President Donald Trump It is proposed to impose a 25 per cent duty on steel and 10 per cent on aluminum, which will start from next week. This decision is bizarre, costly and ultimately fruitless, as it will not provide any economic or national security benefits.
In theory, the new tariffs are justified by the president’s so-called “Section 232” authority to limit imports endangering national security. The problem, however, is that the Department of Defense does not agree with the conclusion that steel and aluminum imports pose a risk to the United States. its Report good The issue reads: “[T]US military requirements for steel and aluminum are only about three percent of US production. Therefore, the DoD does not believe that in conclusion [section 232] Reports impact the ability of DoD programs to obtain steel or aluminum to meet national defense requirements. “
Actually, the United States Imports more steel National security partners from elsewhere, with 16 percent coming from our northern neighbor. Other top sources include Allied nations such as South Korea and Mexico. In contrast, geopolitical rival China has only 2 percent of US steel imports. In short, there is no national security justification for the broad set of charges of friends and foes alike.
Even if someone accepts the face value by the Commerce Department in search of national security, these proposed tariffs will be exceeded. recommended Universal 24 percent steel tariff and 7.7 percent aluminum tariff. The president has also rejected an alternative to these blanket tariffs from the Commerce Department, which would target steel tariffs to 12 countries and aluminum tariffs to five. In both cases China will be included, but not Canada, Mexico or the European Union.
Tariffs translate directly into higher prices for consumers and reduced employment in affected industries. Reflecting these concerns, the stock market fell sharply after the announcement. Financially negative is hardly imaginary. In 2002, President George W. Bush imposed a steel tariff from 8 percent to 30 percent. Despite the fact that they discounted key affiliates such as Canada and Mexico, and targeted tariffs on specific products, Guesses This resulted in high steel prices with 200,000 jobs and lost wages of $ 4 billion from February to November 2002.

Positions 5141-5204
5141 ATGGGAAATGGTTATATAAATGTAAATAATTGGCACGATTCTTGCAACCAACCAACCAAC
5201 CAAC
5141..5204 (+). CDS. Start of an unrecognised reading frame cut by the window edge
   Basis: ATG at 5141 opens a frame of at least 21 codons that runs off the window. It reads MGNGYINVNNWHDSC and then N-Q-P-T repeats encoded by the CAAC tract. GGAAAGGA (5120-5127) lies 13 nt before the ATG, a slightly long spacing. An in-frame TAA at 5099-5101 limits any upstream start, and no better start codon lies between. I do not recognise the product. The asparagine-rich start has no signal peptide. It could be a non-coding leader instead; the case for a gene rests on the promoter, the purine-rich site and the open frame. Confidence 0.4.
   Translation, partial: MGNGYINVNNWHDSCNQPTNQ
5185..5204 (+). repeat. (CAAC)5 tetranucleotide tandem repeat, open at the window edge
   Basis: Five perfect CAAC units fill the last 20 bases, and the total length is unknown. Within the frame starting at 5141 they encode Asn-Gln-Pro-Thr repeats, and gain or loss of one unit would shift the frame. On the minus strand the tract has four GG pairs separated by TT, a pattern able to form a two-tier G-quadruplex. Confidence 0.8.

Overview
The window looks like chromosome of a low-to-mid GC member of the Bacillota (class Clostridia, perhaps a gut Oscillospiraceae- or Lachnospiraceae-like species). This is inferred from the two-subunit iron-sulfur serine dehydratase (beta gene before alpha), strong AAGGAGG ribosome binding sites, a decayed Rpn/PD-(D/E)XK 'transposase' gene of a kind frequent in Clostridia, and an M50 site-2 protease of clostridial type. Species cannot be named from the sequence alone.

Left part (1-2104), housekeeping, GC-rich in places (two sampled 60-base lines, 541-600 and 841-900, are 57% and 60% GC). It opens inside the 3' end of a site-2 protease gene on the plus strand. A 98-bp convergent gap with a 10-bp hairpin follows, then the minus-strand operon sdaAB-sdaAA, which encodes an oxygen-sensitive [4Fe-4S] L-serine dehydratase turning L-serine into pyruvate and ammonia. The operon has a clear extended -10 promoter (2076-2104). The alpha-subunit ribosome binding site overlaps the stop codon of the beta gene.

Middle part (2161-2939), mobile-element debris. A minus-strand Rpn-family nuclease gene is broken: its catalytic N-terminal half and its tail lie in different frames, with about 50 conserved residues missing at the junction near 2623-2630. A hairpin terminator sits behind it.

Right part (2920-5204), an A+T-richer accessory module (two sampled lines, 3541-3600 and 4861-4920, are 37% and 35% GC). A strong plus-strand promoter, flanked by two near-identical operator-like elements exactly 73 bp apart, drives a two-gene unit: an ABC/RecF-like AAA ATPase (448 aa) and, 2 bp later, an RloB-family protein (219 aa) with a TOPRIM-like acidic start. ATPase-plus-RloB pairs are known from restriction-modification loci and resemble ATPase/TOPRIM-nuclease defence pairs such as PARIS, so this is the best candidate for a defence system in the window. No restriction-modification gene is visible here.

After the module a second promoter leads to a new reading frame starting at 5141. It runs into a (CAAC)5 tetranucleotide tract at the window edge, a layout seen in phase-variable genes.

Political cartoon on economy
But high prices and lost wages are not the only downside. In response to these charges, our business partners will certainly take vengeance.
European Commission President Jean-Claude Juncker Said on thursday He would “bring a proposal for WTO-compatible countermeasures against the US in the next few days” to the impact of tariffs on EU exports, Juncker said, adding that “instead of providing a solution, the move may only exacerbate matters.” ” He further warned, “The European Union will respond strongly and honestly to protect our interests.” China also has Warn “If America’s final decision affects China’s interests, we will take retaliatory action in response to 232,” said Wang Hejun, a senior Chinese commerce ministry official.
Again, vengeance concerns are a lesson in history. In 2002, the European Union threatened to impose $ 2.2 billion in retaliatory tariffs against the United States in response to the steel tariffs. This response is one of the reasons that every surviving former president of the President’s Economic Advisory Council has signed on. Letter Last year, Trump urged him not to impose tariffs.
Finally, the tariff is set to be brought down. The Bush tariff was withdrawn at least two years after several countries filed a lawsuit against the United States at the World Trade Organization, which ruled the tariffs to be illegal. Trump tariffs face similar fate.
There is an expectation that Trump will withdraw his proposed tariff. They have not yet given a description of the exact countries and products will target their tariffs, and at the moment this is only a comprehensive proposal.
Regardless, a national security check cannot justify a blanket 25 percent tariff on all steel imports and 10 percent on all aluminum imports. Implementing such tariffs will undoubtedly be a challenge at the World Trade Organization. Meanwhile, these tariffs will result in negative consequences for US consumers, US producers who use imported steel, and US exporters who are the vengeance of our trading partners.